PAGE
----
PEREIRA CELLO TECHNIQUE - A USER'S GUIDE
Volume 1: Postures and Movements
Why these products are safe, useful and important.
This book and associated demonstration videos are unique newcomers to the colourful marketplace of teaching on cello technique. For the first time an advanced cello technique is explained and demonstrated via a thoroughly integrated book/video pairing. Even more importantly, the one author of both media is a unique mix of experience and expertise.
After 53 years of playing and 45 of teaching, David Pereira is better than ever. He still is growing. He has been an outstanding, though not internationally celebrated, player and teacher, with a long and passionate drive to find, use, and teach, the best cello technique possible.
As a student David received excellent tuition that prepared him for orchestral, chamber and solo professionalism, but left him with some technical weaknesses. These weaknesses led to mid-life injury and playing breakdown whose chief benefit was his starting over from scratch.
He painstakingly invented his own technique – from carefully chosen first principles, for example – Can cello playing be natural and healthy? How? Years later this technique mostly closely resembles other virtuosic techniques, but it now is analysed with rare clarity and authority.
Meanwhile, the author/player has lived and worked mostly far from the northern hemisphere mainstream of cello playing. He has been allowed a view of that mainstream like that of the Little Boy in “The Emperor’s New Clothes.” He remains inquisitive and trusts his senses.
Pereira Cello Technique is for any other cellist who is seeking truths about cello playing. The science of cello technique is studied in the practice and teaching studio, and on the stage. The good scientist is eager to discover their errors and seeks expert peer review.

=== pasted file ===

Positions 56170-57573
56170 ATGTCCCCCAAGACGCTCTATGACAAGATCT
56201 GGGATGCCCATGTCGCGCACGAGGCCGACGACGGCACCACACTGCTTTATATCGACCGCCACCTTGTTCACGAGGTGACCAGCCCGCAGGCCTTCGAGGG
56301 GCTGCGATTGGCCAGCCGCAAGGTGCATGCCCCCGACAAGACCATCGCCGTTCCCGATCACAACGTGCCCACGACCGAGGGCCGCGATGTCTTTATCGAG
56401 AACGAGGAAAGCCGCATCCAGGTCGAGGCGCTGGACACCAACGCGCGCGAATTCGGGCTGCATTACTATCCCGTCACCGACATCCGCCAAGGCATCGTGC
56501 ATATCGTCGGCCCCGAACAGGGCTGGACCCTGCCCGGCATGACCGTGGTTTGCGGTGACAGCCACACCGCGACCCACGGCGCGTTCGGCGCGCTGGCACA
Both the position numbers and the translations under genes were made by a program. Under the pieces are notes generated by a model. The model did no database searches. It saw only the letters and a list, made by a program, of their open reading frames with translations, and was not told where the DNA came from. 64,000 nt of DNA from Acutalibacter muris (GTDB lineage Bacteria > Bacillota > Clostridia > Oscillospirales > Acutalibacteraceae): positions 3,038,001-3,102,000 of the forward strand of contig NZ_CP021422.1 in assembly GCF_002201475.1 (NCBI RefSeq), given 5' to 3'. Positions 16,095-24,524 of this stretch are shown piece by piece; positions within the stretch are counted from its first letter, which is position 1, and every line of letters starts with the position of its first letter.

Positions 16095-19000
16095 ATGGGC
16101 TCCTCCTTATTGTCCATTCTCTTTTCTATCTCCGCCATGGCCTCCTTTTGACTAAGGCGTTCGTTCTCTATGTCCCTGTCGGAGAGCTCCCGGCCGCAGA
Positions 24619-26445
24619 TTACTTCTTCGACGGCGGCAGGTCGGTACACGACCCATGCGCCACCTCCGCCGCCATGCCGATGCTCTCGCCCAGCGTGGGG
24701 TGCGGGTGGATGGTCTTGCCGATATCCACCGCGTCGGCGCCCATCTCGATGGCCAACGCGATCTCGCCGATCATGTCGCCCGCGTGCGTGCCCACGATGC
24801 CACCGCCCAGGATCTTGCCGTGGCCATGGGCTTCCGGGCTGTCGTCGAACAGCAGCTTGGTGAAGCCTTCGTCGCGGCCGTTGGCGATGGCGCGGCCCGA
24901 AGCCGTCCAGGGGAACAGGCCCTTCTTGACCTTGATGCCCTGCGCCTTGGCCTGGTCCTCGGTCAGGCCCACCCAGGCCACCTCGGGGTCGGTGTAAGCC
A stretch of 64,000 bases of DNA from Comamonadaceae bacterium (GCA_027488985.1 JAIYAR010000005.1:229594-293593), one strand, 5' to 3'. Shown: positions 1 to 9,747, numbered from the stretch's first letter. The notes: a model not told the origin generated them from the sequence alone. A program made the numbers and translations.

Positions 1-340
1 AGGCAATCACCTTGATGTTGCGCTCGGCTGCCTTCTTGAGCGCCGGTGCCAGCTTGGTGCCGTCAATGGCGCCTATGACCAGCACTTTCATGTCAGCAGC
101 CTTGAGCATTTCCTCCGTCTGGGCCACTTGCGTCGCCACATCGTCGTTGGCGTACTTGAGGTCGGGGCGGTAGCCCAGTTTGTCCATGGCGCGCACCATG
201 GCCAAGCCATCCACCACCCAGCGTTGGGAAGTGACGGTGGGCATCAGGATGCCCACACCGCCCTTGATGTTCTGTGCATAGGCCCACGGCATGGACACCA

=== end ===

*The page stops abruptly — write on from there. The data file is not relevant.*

Pereira Cello Technique is precise and human, practical and philosophic, confident and open-minded, familiar but fresh, orthodox yet inventive. It is a distillation of sophisticated cello technique that is for Students of Cello at every level of development.
Try it. Find out how good it feels and sounds.
Australian Cellist and teacher David Pereira, former principal of both the Australian Chamber and Sydney Symphony orchestras, suffered a mid-life injury from his playing, which he put down to flaws in his technique. During this enforced break he set about rebuilding that technique from scratch, and now makes a painstaking attempt to bring it to the world, via a book and intrinsically linked videos.
This, the first in a projected three-volume series, looks at the body posture and hand and arm movements necessary to play the cello in as natural and comfortable a way as possible. Pereira's approach is heavily informed by yoga, which he has taught. The book and videos are not aimed at young beginners, but the principles in them could be used by teachers of beginners on-wards, and by adult cellists of whatever proficiency seeking a better way of playing.
Pereira Cello Technique
- A User's Guide
Vol. 1: Postures and Movements
By Janet Banks
The spiral-bound book is divided into 31 sections, each with a corresponding video. These sections – for example 'Left-Finger Postures' or 'Bow Pressure' – are further divided into lettered points, each a sentence or two long. This method is probably easier to take in than continuous prose, but 16 different points just on the role of the right thumb when bowing rather left my brain reeling.
The book is illustrated with good-quality black-and-white photos, including usefully angled shots of bow holds that show what every part of the hand is doing. Of course, it is not so much the particular way that we see Periera playing – holding the cello relatively low or the exact way he positions his fingers on the bow – that is important. What he imparts so well are the liberating principles behind his playing: a relaxed posture, complete freedom of movement, flowing rather than fixed hand positions – all of which can be applied to every player, whatever their physique.
The videos are an essential part of the experience. Seated on a stool in the recording studio of the Australian National University in Canberra, Pereira expounds on his theories in a well-paced, pleasant and relaxed manner, sometimes pausing to search for the best word, never stridently defending his point of view. Just occasionally I found his explanations convoluted, and his voice does have a tendency to drop to a barely audible level at the very end of each section. However, this is an extremely in-depth and well-put-together project that will be invaluable to many cellists.